Student loans: How do they work?

Going to university offers a fantastic opportunity. But you’ll need to work out how to cover your costs while you’re there…


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If you are starting a degree as a "fresher" this September or October, tuition fees of up to £9,250 per year, plus accommodation and living costs mean that a student loan is likely to be an essential.

Here’s how they work…

When should I apply?

You can apply for a student loan even if you don’t have a uni place confirmed yet.

If you are in England and had planned to have your funding in place for the start of term, the deadline for applying for student loans was 24 May 2019.

For Welsh students the deadline was 11 May, for Northern Irish students it was 12 April. In Scotland, students had until 30 June.

But don't despair if you haven’t got your application done in time. You can still apply for your loans now up to nine months after your course start date, it just means you may have to wait a few weeks longer for your funding.

Even if you have already started your uni course you can still apply for your loans now up to nine months after your course start date. It just means you may have to wait a bit longer for your funding.

How much can I borrow?

The total amount you can get from student loans depends on where you are living (those in London receive more due to higher costs) and your family’s income.

There are two different kinds of student loan. The first is a maintenance loan, which is there to help cover your living costs, such as your accommodation, food, and so on. You get more if you live away from home as you’ll be paying rent.

The maximum you can get from the maintenance loan this year (2020/21) is £9,203 if you live away from home and started university this September, rising to £12,010 if you’re living away from home in London.

If you live at home while you are a student, the maximum maintenance loan you can get is £7,747 this year (2020/21).

Part of the maintenance loan (35%) is means-tested, so you might not get as much as the maximum if your family has a higher income. The government’s maintenance loan calculator can give you an idea of what you might be able to get.

Isn't there a maintenance grant as well as the maintenance loan?

Unfortunately not anymore. The maintenance grant was scrapped by the government in 2016, which raised some concern that students from lower income families would be deterred from applying for university.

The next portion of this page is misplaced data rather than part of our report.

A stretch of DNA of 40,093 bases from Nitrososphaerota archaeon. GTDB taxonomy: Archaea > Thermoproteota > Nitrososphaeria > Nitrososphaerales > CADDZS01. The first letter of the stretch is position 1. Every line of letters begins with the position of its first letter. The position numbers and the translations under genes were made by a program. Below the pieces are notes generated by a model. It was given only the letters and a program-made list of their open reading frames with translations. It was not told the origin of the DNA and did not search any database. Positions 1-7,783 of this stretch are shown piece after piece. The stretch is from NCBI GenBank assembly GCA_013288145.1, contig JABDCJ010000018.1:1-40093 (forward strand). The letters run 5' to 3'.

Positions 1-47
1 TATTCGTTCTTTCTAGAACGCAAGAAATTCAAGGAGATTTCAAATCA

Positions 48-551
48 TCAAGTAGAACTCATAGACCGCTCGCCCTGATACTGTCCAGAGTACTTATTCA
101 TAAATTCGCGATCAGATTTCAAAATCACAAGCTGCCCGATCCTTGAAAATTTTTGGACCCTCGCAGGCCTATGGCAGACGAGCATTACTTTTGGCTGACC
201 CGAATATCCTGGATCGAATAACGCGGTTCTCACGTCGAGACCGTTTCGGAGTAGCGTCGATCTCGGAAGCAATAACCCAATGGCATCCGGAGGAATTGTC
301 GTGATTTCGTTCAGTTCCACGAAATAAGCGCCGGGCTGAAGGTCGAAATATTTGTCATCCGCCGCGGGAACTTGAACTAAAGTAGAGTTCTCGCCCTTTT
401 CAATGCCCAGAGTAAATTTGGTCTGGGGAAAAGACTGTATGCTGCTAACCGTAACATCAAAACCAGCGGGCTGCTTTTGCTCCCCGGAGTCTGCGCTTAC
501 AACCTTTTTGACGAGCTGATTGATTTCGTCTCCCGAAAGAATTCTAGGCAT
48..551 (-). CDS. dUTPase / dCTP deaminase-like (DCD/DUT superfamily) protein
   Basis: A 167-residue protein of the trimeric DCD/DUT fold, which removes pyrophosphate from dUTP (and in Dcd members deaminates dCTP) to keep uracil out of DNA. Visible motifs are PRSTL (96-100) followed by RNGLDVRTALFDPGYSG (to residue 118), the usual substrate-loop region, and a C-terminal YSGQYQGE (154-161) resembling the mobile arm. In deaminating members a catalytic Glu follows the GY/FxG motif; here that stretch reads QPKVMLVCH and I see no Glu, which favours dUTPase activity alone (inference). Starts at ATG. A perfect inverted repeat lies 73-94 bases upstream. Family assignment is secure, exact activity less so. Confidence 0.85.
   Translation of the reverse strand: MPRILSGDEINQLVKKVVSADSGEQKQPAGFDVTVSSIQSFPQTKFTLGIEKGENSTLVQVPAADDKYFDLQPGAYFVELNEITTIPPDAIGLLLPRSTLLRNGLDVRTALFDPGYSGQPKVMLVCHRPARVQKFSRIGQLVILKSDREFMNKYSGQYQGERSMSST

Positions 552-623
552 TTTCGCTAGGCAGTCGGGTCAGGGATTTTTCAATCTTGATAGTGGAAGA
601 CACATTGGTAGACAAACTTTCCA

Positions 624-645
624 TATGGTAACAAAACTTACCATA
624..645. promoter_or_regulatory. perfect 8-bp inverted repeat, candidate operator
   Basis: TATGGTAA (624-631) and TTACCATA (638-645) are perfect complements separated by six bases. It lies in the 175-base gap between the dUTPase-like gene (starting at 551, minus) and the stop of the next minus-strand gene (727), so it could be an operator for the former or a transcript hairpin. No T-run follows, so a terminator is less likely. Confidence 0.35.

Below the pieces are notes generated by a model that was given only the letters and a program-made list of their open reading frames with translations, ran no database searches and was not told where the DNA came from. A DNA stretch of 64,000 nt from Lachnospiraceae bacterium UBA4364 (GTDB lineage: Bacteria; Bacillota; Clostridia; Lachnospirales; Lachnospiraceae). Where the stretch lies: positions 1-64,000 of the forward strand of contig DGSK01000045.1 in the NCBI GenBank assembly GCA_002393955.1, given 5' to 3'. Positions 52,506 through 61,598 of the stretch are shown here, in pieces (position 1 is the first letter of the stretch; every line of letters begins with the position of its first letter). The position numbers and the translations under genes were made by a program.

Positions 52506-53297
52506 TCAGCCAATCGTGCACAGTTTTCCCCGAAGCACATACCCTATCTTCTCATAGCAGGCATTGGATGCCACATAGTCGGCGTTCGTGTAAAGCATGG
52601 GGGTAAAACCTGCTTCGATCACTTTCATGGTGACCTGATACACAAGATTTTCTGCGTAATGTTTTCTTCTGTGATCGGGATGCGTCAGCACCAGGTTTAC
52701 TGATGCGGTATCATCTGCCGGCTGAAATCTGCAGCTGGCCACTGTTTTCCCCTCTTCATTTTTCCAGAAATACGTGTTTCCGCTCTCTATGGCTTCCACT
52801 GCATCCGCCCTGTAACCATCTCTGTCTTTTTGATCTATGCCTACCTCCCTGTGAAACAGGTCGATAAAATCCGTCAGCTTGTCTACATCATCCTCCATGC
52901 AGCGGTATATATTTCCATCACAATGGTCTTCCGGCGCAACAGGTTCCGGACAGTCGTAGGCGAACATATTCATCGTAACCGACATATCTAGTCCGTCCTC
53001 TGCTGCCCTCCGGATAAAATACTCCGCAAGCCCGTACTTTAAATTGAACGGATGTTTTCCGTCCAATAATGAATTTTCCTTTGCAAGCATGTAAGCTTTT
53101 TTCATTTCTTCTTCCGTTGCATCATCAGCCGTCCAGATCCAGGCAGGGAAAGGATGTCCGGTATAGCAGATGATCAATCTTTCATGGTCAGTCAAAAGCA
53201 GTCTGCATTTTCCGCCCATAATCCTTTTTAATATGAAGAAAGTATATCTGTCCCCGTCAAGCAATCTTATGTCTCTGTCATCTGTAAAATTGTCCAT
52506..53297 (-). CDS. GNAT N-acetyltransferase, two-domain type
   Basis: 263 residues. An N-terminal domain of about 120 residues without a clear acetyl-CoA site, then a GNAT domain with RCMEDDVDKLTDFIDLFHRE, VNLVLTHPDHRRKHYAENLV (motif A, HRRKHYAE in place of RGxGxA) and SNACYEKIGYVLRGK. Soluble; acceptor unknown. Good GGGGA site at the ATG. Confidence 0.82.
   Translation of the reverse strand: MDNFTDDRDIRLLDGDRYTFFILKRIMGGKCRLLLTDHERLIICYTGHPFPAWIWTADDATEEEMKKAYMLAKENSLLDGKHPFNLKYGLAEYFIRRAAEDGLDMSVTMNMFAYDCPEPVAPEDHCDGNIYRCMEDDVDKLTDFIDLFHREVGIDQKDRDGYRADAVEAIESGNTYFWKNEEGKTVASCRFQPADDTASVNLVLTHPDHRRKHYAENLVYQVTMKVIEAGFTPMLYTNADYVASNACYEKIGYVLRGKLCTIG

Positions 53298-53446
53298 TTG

However, you can borrow more now than before so the total amount of money you will get hasn’t changed all that much, but you will leave university with a larger amount of money to pay back – although how much you actually repay will depend on your earnings (see below).

What about tuition fees?

As well as the maintenance loan, there is the tuition fees loan, which covers the cost of your tuition fees. You will need to start paying this back the April after your course finishes.

You can borrow up to £9,250 a year to cover the cost of fees, and unlike the maintenance loan, the money is paid directly to your university (to prevent you spending it on refreshments in the Student Union bar!).

The tuition fee loan doesn’t count towards course materials, so books, lab equipment, stationery, and so on, will have to come out of your own pocket.

How do I apply?

You can apply for your student loans online here:

You should get a loan declaration in the post around six weeks after you’ve submitted your application, which will confirm how much you’ll get.

Do I have to repay my student loans?

You’ll start paying back any loans as well as any interest from the April after you finish your university course, but only if you are earning above a certain income threshold.

This threshold changes in April each year and when and how much you repay depends on when you started your course, the type of course and your income, among other things. More details can be found on the government’s student finance pages.

If you don’t earn over the income threshold for repayment then you don’t have to pay anything back, and if you never earn more than this, you’ll never have to pay the loans back.

What about interest?

Interest is added to everything you owe. While you are studying, this is usually charged at the same rate as the Retail Prices Index (RPI) in March each year plus another 3%.

After you have finished studying, you will continue to be charged interest on what you owe.

The more you earn, the more interest you will pay. The rate rises slowly from RPI to a maximum of RPI plus 3% for those in the highest income categories.

If you are earning less than the income threshold to repay interest will be applied on your debt at the same rate as RPI inflation – but you will not need to make repayments until your earnings are at or above the income threshold.

How do I make repayments?

You don’t need to worry about sending off payments every month as once you are working, your student loan repayments are taken directly from your salary before you get it.

Will my loans ever be wiped off?

Yes, any loan not repaid after 30 years is wiped off, so you may never pay it all off.

You can find out more about how to repay student loans at

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